A town on the east coast of Cyprus, situated some 3 miles to the North of the medieval and modern Famagusta. It lay near the river Pediaeus, at the eastern extremity of the great plain of the Mesorea, which runs far into the interior of the island toward Nicosia (Lefkosia), the present capital. It possessed a good harbor and was the most populous and flourishing town of Cyprus in the Hellenic and Roman periods, carrying on a vigorous trade with the ports of Cilicia and Syria. Its population was mixed, consisting of Greek and Phoenician elements. The former, however, gave its tone and color to the city, and the chief cult and temple were those of Salaminian Zeus.
2. Early History:
Tradition represented Salamis as rounded soon after the fall of Troy by Teucer, the prince of Greek archers according to the narrative of the Iliad, who named it after his home, the island of Salamis off the Attic coast. In the 6th century BC it figures as an important Hellenic city, ruled by a line of kings reputed to be descended from Teucer and strengthened by an alliance with Cyrene (Herodotus iv.162). Gorgus, who was on the throne in 498 BC, refused to join the Ionic revolt against Persia, but the townsmen, led by his brother Onesilus, took up arms in the struggle for freedom. A crushing defeat, however, inflicted udder the walls of Salamis, restored the island to its Persian overlords, who reinstated Gorgus as a vassal prince (Herodotus v.103). In 449 a Greek fleet under Athenian leadership defeated the Phoenician navy, which was in the service of Persia, off Salamis; but the Athenian withdrawal which followed the battle led to a decided anti-Hellenic reaction, until the able and vigorous rule of the Salaminian prince Euagoras, who was a warm friend of the Athenians (Isocrates, Euag.) and a successful champion of Hellenism. In 306 a second great naval battle was fought off Salamis, in which Demetrius Poliorcetes defeated the forces of Ptolemy I (Soter), king of Egypt. But 11 years later the town came into Ptolemy's hands and, with the rest of the island, remained an appanage of the Egyptian kingdom until the incorporation of Cyprus in the Roman Empire (58 BC).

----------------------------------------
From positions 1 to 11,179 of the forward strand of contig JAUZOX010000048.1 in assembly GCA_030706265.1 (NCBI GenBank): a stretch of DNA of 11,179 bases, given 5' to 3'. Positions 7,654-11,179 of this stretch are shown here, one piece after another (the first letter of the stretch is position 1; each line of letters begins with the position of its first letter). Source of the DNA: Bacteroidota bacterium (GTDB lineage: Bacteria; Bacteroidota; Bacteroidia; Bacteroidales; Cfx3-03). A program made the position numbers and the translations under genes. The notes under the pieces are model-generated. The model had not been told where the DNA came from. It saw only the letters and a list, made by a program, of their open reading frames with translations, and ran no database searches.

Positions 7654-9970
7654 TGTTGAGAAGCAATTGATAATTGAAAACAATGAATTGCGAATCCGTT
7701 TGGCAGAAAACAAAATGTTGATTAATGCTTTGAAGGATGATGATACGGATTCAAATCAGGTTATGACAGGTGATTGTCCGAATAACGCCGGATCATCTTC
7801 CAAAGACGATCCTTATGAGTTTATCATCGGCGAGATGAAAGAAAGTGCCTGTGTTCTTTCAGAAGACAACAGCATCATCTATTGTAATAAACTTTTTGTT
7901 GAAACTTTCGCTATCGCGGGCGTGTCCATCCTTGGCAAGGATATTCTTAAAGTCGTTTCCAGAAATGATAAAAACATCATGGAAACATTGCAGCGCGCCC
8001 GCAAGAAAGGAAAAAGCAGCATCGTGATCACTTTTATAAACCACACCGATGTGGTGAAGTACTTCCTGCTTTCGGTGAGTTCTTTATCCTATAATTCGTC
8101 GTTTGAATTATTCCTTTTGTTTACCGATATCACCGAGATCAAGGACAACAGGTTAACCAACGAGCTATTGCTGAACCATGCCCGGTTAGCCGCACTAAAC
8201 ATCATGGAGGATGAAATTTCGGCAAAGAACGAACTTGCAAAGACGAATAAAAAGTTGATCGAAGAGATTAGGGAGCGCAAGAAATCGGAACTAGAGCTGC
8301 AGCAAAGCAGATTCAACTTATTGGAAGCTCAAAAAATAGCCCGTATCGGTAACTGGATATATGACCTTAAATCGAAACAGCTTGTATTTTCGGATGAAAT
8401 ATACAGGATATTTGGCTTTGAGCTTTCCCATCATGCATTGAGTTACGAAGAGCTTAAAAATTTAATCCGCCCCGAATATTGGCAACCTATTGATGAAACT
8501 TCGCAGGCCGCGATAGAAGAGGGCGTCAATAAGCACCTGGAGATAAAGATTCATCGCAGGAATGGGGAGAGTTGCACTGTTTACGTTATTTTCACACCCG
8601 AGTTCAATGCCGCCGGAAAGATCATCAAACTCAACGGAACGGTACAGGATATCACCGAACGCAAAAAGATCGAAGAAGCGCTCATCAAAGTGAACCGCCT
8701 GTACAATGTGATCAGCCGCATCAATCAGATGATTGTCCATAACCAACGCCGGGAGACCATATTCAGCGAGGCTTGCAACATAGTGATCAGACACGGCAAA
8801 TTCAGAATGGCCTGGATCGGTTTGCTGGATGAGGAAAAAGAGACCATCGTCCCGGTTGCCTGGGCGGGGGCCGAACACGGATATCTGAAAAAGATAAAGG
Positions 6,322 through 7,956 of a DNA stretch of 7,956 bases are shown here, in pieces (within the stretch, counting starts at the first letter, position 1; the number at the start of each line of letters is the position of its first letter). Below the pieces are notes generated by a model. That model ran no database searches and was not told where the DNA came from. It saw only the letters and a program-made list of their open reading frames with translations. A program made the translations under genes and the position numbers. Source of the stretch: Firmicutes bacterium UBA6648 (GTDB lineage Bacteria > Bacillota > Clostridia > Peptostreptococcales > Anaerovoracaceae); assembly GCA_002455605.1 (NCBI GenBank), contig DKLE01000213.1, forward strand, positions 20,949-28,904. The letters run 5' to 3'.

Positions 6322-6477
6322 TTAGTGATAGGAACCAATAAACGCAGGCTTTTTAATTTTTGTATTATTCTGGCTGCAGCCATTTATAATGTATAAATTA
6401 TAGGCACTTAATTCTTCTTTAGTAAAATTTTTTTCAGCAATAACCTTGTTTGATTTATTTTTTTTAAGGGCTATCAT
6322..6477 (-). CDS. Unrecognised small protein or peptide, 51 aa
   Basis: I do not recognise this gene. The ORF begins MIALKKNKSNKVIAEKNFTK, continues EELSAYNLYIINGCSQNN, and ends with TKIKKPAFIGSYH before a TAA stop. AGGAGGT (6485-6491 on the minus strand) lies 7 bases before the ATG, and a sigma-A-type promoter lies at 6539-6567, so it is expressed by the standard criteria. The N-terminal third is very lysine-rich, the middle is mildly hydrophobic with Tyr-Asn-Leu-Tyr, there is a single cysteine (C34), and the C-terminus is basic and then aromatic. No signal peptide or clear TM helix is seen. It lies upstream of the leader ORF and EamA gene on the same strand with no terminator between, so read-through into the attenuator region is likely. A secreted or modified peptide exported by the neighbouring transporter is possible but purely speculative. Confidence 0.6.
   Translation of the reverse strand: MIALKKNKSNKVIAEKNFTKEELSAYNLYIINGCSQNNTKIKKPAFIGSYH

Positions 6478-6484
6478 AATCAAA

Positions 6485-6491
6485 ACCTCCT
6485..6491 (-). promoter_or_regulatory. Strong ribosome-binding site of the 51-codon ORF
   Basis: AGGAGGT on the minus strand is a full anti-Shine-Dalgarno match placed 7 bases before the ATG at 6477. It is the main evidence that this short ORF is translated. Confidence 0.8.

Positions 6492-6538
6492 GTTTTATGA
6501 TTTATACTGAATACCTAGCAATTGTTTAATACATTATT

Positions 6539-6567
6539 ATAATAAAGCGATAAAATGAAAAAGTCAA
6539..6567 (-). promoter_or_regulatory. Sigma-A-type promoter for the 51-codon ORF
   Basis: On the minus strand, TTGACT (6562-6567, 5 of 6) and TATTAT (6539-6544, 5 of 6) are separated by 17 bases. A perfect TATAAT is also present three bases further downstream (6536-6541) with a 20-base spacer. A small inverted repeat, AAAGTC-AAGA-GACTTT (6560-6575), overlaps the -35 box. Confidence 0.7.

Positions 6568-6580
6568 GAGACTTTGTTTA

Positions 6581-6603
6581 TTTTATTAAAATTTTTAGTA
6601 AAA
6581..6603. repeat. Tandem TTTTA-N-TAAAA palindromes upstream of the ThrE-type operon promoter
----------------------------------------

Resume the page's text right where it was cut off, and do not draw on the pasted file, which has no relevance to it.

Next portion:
3. Visit of the Apostles:
When Barnabas and Paul, accompanied by John Mark, set out on their 1st missionary journey, they sailed from Seleucia, the seaport of Antioch, and landed at Salamis, about 130 miles distant, as the harbor nearest to the Syrian coast. There they preached the gospel in the "synagogues of the Jews" (Acts 13:5); the phrase is worth noting as pointing to the existence of several synagogues and thus of a large Jewish community in Salamis. Of work among the Gentiles we hear nothing, nor is any indication given either of the duration of the apostles' visit or of the success of their mission; but it would seem that after a short stay they proceeded "through the whole island" (Acts 13:6 the Revised Version (British and American)) to Paphos. The words seem to imply that they visited all, or at least most, of the towns in which there were Jewish communities. Paul did not return to Salamis, but Barnabas doubtless went there on his 2nd missionary journey (Acts 15:39), and tradition states that he was martyred there in Nero's reign, on the site marked by the monastery named after him.
4. Later History:
In 116 AD the Jews in Cyprus rose in revolt and massacred 240,000 Greeks and Romans. The rising was crushed with the utmost severity by Hadrian. Salamis was almost depopulated, and its destruction was afterward consummated by earthquakes in 332 and 342 AD. It was rebuilt, though on a much smaller scale, by the emperor Constantius II (337-61 AD) under the name Constantia, and became the metropolitan see of the island. The most famous of its bishops was Epiphanius, the staunch opponent of heresy, who held the see from 367 to 403. In 647 the city was finally destroyed by the Saracens. Considerable remains of ancient buildings still remain on the site; an account of the excavations carried on there in 1890 by Messrs. J. A.R. Munro and H.A. Tubbs under the auspices of the Cyprus Exploration Fund will be found in the Journal of Hellenic Studies, XII, 59-198.
M. N. Tod